“Big black train coming down the track,” is the first line Bruce Springsteen sings on his 20th studio album, a vision of looming mortality on the sombre One Minute You’re Here he makes explicit. But as one of rock music’s iconic figures, the 71-year-old has a readymade antidote: the E Street Band. Springsteen’s storied supporting cast back him up for the first time on record since 2014’s High Hopes, and the bond is as supple and muscular as ever, with Roy Bittan’s piano the connective tissue on the joyful title track and a succession of guitar-led crescendos elevating Burnin’ Train. Music as a shared spiritual experience is a recurring theme on an album that otherwise wrestles with personal fractures, reaching a congregative peak on the gorgeously weathered House of a Thousand Guitars. A trio of tracks date from the early ’70s, and with their wordiness and flashes of harmonica revisit Springsteen’s arrival five decades ago as the next Bob Dylan. They’re hardly lost gems, but hearing them updated alongside a stomping new rave-up such as Ghosts is a reminder that their writer’s inclusive spirit can outrun any big black train. CRAIG MATHIESON
The Modern Congress
UNTIL TOMORROW (timrollinson.com)
Just as we eat comfort food, we listen to comfort music – usually sounds we know and love. Remarkably enough, composer, guitarist and producer Tim Rollinson can make music that fulfils this function straight out of the box. His Modern Congress project’s third album should theoretically be the exact opposite of that, given its digital beats, chilled-out core and steel-and-glass exterior. But countering this is Rollinson’s keen aesthetic sense for sounds that instantly engage. Truism, with its clean jazz guitar draped over a backdrop of keys, bass and quite “real”-sounding drums, takes us back to his days with acid-jazz darlings Dig. Increasing the intimacy is the on-mike singing of Lauren Dawes, Pat Powell, Tayanita Robertson and Laura Brooker, each of whom has brewed lyrics to ride on Rollinson’s melodies. Powell’s double-tracked Dark Horse is a highlight, enhanced by exotic contributions from saxophonist Rick Robertson and thickened by bassist Alex Hewetson. Rollinson’s clarity of intent is such that none of his 10 tracks has been suffocated by overproduction: they sound cool and warm all at once – which is comforting. JOHN SHAND
HEY CLOCKFACE (Concord)
A lot of people – and this reviewer pleads guilty – want Elvis Costello to remain stuck in amber circa 1977-1983. It’s unfair, of course. The knock-kneed motormouth punched out a remarkable run of records that grew out of punk but were way too smart to be confined by it. From collaborating with Burt Bacharach to writing a ballet score, he’s always thumbed his nose at straitjackets. Recorded in Helsinki, Paris and New York, Hey Clockface is a sometimes disjointed experience. No Flag uses Tom Waits-ian junkyard percussion and distortion to drive sneering lines such as, “No God for the damn that I don’t give”; Byline is a gorgeously wrought kiss-off ballad where old letters house painful memories. On the title track’s show-tune shadings, he does his best imitation of his old hero Randy Newman, while the thump-and-crunch of Hetty O’Hara Confidential crosses Dylan-esque syntax with rap-like delivery. Between the blooms there are weeds: blousy spoken-word poetry over brooding orchestration, a convoluted ballad or two where his voice cracks and creaks. But even when he fails to take flight, he continues to avoid being pinned down. BARRY DIVOLA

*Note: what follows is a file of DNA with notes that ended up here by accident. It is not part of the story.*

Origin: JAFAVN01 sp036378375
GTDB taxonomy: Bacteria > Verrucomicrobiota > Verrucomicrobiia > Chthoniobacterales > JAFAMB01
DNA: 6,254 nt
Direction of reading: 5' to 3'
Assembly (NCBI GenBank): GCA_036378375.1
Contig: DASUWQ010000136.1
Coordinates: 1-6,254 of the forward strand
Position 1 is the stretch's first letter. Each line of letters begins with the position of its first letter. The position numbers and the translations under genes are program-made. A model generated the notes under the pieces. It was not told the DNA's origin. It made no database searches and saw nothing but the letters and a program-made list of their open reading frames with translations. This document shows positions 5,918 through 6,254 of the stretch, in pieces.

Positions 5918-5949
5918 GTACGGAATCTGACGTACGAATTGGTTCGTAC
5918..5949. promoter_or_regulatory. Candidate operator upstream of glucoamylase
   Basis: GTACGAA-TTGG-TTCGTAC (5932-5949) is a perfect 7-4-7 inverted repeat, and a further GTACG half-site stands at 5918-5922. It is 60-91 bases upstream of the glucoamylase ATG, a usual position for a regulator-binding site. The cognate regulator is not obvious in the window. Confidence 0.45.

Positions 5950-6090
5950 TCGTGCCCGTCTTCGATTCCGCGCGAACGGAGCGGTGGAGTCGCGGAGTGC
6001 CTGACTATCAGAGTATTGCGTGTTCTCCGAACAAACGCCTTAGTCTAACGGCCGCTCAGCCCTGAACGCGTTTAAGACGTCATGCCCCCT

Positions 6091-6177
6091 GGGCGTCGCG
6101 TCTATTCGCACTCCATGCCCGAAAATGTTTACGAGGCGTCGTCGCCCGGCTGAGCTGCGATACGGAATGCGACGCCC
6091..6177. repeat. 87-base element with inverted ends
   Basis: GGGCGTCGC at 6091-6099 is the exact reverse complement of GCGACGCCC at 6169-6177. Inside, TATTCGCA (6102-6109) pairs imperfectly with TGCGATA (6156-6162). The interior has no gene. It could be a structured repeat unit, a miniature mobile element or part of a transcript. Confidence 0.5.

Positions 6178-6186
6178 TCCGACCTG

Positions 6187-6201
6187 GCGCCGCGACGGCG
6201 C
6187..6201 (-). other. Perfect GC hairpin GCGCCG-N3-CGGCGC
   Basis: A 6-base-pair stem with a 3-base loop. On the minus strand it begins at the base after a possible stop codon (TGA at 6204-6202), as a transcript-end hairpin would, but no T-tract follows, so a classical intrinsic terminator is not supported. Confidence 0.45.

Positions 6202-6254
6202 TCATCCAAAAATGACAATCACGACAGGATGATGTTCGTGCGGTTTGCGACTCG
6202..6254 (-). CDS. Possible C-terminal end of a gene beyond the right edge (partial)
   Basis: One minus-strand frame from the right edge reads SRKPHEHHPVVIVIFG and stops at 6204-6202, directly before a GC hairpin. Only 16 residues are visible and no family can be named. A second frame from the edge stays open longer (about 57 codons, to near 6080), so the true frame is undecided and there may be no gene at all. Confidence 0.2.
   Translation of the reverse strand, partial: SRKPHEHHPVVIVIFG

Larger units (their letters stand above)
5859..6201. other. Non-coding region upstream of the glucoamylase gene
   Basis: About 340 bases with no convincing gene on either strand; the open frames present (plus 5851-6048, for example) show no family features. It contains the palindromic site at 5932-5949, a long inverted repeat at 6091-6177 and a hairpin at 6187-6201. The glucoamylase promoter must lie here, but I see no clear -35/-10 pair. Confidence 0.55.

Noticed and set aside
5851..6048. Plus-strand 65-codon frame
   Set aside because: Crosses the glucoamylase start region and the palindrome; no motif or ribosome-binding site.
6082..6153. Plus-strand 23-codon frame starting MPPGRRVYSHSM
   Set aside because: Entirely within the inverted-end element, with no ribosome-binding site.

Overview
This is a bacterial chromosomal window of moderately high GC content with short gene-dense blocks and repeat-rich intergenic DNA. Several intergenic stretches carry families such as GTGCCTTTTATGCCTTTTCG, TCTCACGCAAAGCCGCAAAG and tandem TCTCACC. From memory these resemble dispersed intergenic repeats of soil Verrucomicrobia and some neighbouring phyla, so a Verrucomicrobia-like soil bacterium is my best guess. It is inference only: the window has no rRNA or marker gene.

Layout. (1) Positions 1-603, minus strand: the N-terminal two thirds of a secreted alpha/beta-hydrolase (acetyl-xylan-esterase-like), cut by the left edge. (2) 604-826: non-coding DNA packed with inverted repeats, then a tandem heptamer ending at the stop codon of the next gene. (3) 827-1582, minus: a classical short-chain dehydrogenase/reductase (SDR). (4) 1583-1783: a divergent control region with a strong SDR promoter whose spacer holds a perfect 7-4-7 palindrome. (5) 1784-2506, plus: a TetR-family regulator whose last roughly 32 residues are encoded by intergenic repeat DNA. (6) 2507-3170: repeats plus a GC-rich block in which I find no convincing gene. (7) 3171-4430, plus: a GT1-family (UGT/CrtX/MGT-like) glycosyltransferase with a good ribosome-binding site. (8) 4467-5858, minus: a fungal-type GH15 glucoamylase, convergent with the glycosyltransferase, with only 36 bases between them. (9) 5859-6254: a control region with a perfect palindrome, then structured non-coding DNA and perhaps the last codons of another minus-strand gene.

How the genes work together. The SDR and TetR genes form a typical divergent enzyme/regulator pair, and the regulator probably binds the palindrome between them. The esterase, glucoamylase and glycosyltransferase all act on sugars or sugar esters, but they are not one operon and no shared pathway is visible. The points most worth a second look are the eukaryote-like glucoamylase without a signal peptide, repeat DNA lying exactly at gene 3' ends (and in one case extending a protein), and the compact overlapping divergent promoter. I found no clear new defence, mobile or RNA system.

This Is the Kit
OFF OFF ON (Rough Trade)
Kate Stables and her folk-rock band This Is the Kit, which can perform as anything from a duo to a larger band, is represented on their fifth studio album by Rozi Plain, Neil Smith, Jesse Vernon and Jamie Whitby-Coles, with Stables taking centre stage. Whether she’s drilling into the anxieties of existential dread on frenzied compositions (This Is What You Did) or extolling the virtues of perseverance in the face of disaster (Keep Going), her mellifluous vocals soften the blow of her grim observations. The Paris-based, British-born artist deals in macabre emotions. It’s a trait that makes her a magnetic lyricist, but the record is more than an exercise in doom and gloom. Lighter moments like Slider, Shinbone Soap and Started Again showcase the band, which offers jangling guitar riffs, bright percussion and soothing melodies. Case in point is Was Magician, Stables’ down-tempo ode to the undervalued magic that children possess. “Wasn’t ready, slower learner,” she coos, “But the power, was in her.” And it’s in this kind of storytelling, combining the abstract metaphors of folk with the poetry of country, that the record shines. KISH LAL
Barry Divola is a journalist and author who specialises in music, popular culture, the arts, podcasts and travel.
Craig Mathieson is a TV, film and music writer for The Age and The Sydney Morning Herald.
John Shand has written about music and theatre since 1981 in more than 30 publications, including for Fairfax Media since 1993. He is also a playwright, author, poet, librettist, drummer and winner of the 2017 Walkley Arts Journalism Award